“What are you?” I’m a biostatistician.
Unfortunately, after my four years were up, I had to leave the bubble and enter the real world. I decided to change gears and get my Master’s degree in biostatistics at Rutgers University. On the first day of classes, I sat alone. A Chinese girl sat down next to me and started speaking to me in Mandarin. I apologized and told her I didn’t speak the language, and she literally got up and moved to another seat. Things aren’t much different in my current PhD program at Case Western Reserve University. The majority of my classmates are non-native English speakers and look at me like I’m an alien. I even mentioned once that my mother is Chinese, which astounded many of the students. It always baffles me that my silky dark brown hair and almond-shaped light brown eyes aren’t enough to pass considering that’s all non-Asian people see when they look at me.
“What are you?” I’m an American.
To make matters worse, outside of classes, I have to deal with ignorant Ohioans on a regular basis. Like last Fall, I went to a comic con in Akron. An older white man pulled me aside and asked me my least favorite question, “What are you?” Of course I knew what he meant, but I replied, “What do you mean?” “What’s your nationality?” “I’m American.” “No, what’s your race?” “I’m biracial.” Then he started screaming at me, “YOU ARE ASIAN! WHAT KIND OF ASIAN ARE YOU?!” Last December, a black nurse at my former health clinic asked me if I was going home for the holidays. I told her I was and she told me to have a safe flight. I told her I was driving. She asked, “But, aren’t you going overseas?” I said that my family was from New Jersey. She asked, “But, aren’t you Chinese?” She couldn’t grasp my situation, all because I didn’t look “white enough” to her. Last week, I made an appointment at a new healthcare facility and the nurse needed my demographic information. She asked me for my race. I told her that I was biracial: half-white, half-Chinese. She said, “We don’t have a category for that… I’ll just put you down as ‘Other’”.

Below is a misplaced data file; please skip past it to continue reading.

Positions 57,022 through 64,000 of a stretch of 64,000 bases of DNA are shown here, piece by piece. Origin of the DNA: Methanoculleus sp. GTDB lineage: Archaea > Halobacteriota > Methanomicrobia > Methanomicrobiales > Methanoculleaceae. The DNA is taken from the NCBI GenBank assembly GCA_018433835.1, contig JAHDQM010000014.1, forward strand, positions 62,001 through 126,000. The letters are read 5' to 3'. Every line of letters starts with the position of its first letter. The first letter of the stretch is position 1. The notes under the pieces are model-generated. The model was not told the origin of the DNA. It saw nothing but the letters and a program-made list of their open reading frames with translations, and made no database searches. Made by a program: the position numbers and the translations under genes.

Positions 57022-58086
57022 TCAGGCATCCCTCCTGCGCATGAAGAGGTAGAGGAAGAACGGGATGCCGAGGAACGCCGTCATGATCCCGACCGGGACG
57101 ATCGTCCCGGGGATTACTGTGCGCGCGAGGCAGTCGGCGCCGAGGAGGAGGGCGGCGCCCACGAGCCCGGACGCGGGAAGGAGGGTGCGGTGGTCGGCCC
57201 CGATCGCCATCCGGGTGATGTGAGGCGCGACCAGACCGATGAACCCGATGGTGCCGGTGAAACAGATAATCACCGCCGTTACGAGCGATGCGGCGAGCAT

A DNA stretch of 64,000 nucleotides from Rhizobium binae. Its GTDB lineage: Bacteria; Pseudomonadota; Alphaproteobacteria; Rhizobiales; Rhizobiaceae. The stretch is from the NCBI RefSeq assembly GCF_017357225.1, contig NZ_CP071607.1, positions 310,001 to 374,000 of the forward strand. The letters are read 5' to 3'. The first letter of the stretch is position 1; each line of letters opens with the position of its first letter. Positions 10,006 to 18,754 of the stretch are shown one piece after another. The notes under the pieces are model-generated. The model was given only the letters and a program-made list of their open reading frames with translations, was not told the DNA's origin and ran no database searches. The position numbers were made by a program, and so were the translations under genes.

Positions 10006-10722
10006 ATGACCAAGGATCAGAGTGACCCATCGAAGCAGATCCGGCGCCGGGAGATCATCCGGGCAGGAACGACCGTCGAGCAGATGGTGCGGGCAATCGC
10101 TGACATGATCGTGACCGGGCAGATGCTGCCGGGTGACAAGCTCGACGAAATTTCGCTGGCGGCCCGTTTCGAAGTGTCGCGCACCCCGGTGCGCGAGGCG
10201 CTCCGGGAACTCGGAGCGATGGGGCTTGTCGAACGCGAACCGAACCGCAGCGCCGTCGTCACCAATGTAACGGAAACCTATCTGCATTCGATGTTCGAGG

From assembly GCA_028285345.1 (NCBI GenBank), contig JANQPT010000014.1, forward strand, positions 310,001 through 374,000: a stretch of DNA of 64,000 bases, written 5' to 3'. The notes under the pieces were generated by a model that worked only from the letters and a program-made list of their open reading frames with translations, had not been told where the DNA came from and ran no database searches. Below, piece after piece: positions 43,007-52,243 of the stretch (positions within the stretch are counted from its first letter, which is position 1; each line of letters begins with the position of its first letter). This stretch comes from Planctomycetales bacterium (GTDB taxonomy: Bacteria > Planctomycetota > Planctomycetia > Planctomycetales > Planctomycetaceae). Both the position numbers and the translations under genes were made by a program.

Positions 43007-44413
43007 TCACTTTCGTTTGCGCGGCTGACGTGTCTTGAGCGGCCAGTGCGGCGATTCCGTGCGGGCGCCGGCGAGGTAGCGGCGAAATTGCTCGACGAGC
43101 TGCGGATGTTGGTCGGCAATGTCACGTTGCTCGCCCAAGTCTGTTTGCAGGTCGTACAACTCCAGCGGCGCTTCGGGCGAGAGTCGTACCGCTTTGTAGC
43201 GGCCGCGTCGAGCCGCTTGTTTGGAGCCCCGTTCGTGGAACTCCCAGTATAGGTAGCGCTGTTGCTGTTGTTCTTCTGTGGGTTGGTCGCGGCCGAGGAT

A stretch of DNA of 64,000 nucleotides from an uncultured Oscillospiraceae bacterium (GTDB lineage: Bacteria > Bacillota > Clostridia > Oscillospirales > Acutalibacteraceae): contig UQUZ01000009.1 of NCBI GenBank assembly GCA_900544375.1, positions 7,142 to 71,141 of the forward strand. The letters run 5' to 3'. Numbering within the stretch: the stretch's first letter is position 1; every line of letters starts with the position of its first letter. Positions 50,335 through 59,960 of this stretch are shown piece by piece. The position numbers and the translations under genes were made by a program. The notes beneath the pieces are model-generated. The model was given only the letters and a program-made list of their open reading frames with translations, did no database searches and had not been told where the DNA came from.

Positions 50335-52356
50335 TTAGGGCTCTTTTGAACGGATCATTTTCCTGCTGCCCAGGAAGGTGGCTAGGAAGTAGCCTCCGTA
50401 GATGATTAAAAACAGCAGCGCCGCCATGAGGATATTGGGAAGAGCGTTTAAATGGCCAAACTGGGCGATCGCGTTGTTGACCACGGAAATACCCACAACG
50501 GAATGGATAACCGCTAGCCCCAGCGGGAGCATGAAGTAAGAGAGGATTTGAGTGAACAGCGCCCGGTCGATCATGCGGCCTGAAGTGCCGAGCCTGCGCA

“What are you?” I am many things.
I’m a mathematician, a musician, a dancer, a dreamer. My racial identity has shaped and molded me, but it does not define me. It will continue to challenge me and make me strong. It will always allow me see the world differently from those who have never been forced to choose, from those who fit into a neat little category. But one thing is clear: I will never let my racial identity reduce me to something less than whole. I am most certainly not and will never be an “other”.